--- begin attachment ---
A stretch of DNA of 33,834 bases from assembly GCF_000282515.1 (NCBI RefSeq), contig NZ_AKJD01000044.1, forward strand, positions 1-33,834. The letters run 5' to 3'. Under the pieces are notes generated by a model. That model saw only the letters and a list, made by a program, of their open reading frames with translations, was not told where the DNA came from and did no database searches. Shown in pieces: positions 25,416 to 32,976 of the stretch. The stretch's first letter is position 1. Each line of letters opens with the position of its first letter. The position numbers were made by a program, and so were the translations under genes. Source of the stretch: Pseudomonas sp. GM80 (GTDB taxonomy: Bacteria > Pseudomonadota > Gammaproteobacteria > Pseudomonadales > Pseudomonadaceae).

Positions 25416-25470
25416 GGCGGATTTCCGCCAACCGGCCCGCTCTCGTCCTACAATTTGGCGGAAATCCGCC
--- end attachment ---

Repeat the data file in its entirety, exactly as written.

A stretch of DNA of 33,834 bases from assembly GCF_000282515.1 (NCBI RefSeq), contig NZ_AKJD01000044.1, forward strand, positions 1-33,834. The letters run 5' to 3'. Under the pieces are notes generated by a model. That model saw only the letters and a list, made by a program, of their open reading frames with translations, was not told where the DNA came from and did no database searches. Shown in pieces: positions 25,416 to 32,976 of the stretch. The stretch's first letter is position 1. Each line of letters opens with the position of its first letter. The position numbers were made by a program, and so were the translations under genes. Source of the stretch: Pseudomonas sp. GM80 (GTDB taxonomy: Bacteria > Pseudomonadota > Gammaproteobacteria > Pseudomonadales > Pseudomonadaceae).

Positions 25416-25470
25416 GGCGGATTTCCGCCAACCGGCCCGCTCTCGTCCTACAATTTGGCGGAAATCCGCC